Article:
D.he Deutsche Post plans to soon use electric aircraft in air freight in order to come closer to the long-term goal of emission-free operation by 2050. The freight subsidiary DHL Express has ordered twelve electric aircraft of the type “Alice” from the electric aircraft manufacturer Eviation, which are to be delivered in 2024, the Bonn-based company announced on Tuesday. The “Alice” youngster flight should take place this year.
With the order, DHL is planning to set up the first electric and thus emission-free air freight network, it said. “Alice” can transport more than 1200 kilograms of cargo. The charging time per flight hour is around 30 minutes, the maximum range is 815 kilometers. The aircraft is therefore suitable for shorter feeder flights. For comparison: a twin-engine Boeing 777 can transport a maximum freight volume of 102,010 kilos with a range of 9200 kilometers.
“We firmly believe in the emission-free future of logistics,” said DHL Express boss John Pearson. The electrification of all modes of transport plays a decisive role in this. Swiss Post plans to invest around seven billion euros by 2030 to reduce CO2 emissions. The group aims to reduce its greenhouse gas emissions to zero by 2050. Air freight plays an important role here – with 2,200 flights a day in the express division alone, it is the largest source of greenhouse gas emissions in the group.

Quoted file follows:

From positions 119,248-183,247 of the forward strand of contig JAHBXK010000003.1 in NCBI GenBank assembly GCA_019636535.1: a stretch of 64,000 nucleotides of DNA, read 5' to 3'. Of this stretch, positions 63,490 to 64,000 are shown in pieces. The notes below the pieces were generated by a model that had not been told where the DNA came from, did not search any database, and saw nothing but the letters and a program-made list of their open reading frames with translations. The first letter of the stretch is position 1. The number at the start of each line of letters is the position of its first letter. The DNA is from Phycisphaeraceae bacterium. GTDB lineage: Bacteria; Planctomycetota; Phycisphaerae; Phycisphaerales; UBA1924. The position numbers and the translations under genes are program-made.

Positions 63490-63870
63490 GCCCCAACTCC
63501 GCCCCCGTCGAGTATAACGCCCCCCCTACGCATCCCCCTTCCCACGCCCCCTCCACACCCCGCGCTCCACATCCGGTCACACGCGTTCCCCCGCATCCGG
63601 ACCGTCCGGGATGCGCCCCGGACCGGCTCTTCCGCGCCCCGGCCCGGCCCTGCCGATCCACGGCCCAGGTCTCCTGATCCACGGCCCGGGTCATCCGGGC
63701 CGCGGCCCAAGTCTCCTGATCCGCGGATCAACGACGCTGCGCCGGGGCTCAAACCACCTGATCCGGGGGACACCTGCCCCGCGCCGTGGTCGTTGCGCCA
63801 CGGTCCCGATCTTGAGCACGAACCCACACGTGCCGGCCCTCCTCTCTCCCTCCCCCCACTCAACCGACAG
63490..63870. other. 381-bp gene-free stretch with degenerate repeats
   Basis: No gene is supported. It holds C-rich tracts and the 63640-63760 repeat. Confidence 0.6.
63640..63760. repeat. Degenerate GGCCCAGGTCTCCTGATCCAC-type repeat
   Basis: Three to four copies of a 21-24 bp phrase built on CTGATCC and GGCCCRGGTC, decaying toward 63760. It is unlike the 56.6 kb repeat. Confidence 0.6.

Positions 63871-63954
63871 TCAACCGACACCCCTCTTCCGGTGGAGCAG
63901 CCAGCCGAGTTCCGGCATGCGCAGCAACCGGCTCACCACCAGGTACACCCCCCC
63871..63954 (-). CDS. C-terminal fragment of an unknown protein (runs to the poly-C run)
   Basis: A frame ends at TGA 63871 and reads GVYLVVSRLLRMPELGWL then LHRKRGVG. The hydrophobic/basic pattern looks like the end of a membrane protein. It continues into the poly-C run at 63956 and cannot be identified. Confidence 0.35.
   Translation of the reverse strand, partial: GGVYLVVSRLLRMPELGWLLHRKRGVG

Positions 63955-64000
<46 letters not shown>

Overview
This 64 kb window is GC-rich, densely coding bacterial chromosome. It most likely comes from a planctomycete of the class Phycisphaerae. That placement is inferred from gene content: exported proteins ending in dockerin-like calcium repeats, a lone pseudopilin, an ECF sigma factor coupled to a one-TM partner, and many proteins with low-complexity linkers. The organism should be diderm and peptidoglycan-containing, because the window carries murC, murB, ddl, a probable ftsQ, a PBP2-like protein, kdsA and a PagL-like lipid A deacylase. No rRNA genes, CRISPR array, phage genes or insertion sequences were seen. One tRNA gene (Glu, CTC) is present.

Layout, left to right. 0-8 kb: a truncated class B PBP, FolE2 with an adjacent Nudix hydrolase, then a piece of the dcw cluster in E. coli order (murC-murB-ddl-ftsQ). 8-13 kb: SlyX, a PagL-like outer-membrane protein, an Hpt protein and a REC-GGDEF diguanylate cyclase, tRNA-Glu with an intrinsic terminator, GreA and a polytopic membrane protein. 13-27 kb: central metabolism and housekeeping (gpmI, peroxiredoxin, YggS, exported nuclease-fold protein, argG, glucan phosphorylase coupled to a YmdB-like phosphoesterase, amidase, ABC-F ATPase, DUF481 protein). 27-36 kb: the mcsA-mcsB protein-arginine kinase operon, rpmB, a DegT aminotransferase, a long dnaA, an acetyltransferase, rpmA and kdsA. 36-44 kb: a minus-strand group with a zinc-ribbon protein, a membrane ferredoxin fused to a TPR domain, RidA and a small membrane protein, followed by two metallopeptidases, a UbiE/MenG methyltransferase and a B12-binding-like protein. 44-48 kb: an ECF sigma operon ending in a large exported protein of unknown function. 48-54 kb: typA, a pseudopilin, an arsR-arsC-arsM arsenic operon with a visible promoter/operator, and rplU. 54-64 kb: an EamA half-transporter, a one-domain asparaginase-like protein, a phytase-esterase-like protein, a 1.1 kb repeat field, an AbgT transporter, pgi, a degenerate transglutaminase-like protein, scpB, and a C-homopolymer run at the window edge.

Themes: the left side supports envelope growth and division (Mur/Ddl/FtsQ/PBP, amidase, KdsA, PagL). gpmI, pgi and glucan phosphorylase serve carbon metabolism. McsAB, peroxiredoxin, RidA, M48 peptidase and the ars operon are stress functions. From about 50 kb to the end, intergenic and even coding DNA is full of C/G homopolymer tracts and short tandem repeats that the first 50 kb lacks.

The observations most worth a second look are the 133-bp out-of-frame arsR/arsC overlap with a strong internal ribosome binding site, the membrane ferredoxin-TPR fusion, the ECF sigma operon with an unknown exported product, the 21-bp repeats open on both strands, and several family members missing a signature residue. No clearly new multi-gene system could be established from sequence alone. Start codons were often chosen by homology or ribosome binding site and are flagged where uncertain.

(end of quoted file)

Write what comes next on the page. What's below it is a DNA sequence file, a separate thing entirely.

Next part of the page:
Obtained from residual waste
To reduce CO2 emissions, logistics companies like Swiss Post and airlines are already switching from fossil kerosene to sustainable fuels (SAF). These are obtained from residual waste, for example. With its “Fit for 55” climate package, the EU Commission wants to ensure an increased use of sustainable fuels in aviation. The package aims to achieve the goal of reducing greenhouse gas emissions by 55 percent by 2030 compared to 1990 levels in order to combat climate change.
The Bonn-based group has been using electric vehicles on a large scale to transport its parcels on the road for years. Over 15,000 StreetScooter electric transporters deliver goods to customers.
The Alice electric aircraft is developed and produced by Eviation, a manufacturer based in Washington State. The plane can be built as a cargo or passenger aircraft. In this version it can then accommodate up to nine travelers.